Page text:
Additional Features & Benefits
Process of Electron Beam Welding
At the position of the focussed electron beam, the kinetic energy heats the workpiece material above the melting point. The energy of the electrons vaporises the material.
The size of this focal spot can be smaller than 80-90 micrometres. Hence there is created a weld pool, of molten material, which is surrounded by a melting mantle.
The weld pool can be considered as a conical slot, tapering from the workpiece surface into the material. As the electron beam moves on it's programmed path, this conical slot of molten material progresses.
At the front of the slot, material is being melted, which then floats around the conical profile. At the rear of the beam path, the molten material is solidifying, forming the joint.
Beam Welding Features & Benefits
- There is a wide range of materials, including difficult to weld materials.
Chemically active metals, such as beryllium, titanium and zirconium
can be welded.
Refractory metals can be welded, including molybdenum, niobium and tungsten. Even copper can be processed.
- Electron beam welding is a fast process. Because the heating is locally concentrated into a small area, distortion of workpieces is minimal. The beam energy heats components within milliseconds, and so enables narrow welds, with small affected zonal heating.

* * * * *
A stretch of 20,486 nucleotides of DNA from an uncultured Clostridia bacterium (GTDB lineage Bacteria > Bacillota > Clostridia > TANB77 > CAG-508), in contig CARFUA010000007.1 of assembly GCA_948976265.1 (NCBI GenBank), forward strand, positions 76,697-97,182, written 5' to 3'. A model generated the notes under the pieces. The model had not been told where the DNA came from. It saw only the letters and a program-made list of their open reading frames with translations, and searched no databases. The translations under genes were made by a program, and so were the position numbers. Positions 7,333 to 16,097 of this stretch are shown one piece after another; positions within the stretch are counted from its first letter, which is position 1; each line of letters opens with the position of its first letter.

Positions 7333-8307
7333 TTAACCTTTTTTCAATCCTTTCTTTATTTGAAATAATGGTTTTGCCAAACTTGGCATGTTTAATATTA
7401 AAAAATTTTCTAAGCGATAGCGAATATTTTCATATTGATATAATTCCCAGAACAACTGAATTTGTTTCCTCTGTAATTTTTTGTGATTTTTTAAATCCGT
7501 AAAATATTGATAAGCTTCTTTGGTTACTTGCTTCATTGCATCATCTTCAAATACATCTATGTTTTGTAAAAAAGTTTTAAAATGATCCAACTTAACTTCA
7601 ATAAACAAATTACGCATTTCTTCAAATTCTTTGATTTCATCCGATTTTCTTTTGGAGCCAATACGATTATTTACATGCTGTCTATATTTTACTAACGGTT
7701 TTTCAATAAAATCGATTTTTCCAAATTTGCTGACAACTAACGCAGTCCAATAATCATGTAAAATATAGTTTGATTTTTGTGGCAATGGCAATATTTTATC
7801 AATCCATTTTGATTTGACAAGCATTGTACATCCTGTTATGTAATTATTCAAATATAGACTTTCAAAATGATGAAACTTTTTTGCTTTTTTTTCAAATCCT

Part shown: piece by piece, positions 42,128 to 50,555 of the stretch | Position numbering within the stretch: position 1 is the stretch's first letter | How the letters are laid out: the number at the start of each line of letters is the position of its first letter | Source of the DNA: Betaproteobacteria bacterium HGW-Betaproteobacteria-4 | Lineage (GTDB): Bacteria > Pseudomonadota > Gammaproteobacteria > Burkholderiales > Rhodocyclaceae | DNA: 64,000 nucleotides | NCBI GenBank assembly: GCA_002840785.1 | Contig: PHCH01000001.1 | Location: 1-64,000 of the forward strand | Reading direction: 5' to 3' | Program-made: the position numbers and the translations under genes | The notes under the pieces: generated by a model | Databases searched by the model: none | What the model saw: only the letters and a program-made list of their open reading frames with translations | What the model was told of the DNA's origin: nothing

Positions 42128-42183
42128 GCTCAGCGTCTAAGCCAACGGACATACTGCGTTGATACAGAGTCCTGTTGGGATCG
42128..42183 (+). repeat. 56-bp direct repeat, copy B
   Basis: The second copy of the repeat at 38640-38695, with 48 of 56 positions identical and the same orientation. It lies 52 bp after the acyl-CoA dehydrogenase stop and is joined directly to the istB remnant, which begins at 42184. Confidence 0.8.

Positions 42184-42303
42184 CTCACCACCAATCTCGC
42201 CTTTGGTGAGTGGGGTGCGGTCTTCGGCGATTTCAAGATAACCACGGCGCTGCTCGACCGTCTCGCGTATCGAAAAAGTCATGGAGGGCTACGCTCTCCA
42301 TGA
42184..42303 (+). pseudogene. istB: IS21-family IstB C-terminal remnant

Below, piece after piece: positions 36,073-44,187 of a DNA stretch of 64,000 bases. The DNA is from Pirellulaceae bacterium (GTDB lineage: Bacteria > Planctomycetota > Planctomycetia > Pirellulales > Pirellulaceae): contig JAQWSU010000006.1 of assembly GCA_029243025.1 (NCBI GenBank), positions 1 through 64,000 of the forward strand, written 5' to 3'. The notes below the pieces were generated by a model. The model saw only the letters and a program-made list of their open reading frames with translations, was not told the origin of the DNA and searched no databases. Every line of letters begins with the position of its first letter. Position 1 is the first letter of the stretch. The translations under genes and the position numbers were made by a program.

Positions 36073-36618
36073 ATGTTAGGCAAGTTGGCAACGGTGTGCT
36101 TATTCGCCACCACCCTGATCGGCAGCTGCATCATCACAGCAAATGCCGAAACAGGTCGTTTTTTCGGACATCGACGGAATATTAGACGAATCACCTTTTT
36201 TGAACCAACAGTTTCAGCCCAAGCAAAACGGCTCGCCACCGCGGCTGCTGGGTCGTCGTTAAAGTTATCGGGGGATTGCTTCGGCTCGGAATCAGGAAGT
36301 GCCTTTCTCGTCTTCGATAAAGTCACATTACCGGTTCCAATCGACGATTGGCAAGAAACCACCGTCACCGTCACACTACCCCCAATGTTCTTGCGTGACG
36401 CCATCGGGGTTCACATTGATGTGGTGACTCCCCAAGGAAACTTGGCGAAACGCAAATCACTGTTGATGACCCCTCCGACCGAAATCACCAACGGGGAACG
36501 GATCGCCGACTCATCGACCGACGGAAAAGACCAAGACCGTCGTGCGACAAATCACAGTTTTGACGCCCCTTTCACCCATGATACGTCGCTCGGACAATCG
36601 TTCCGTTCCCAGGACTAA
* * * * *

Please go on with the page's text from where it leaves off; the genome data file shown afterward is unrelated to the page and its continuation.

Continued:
- The process uses a high vacuum in the welding chamber. Molten material is degassed, thereby reducing impurities in the heated area. No additional means of oxidation prevention is needed, e.g. use of inert gases. The resulting weld is clean, with no oxidation.
- It is good for delicate assemblies, as the electron beam is very localised, and allows surrounding material to stay cool. Heat sensitive products, e.g. populated electronics enclosures, can be processed.
- Fully automated beam welders provide very precisely located jointing of workpieces. It gives extremely good repeatability and traceability of the welding parameters. Documentation of the process is such that it is used extensively in critically traceable industries, for example, in aerospace applications.
- Because the material of the workpieces, only, is melted, to create the joint, no filler materials are used.
- In electron beam welding, unlike MIG, TIG, and arc welding, the process is performed with only a single motion around the joint. Therefore, it is a cost effective process.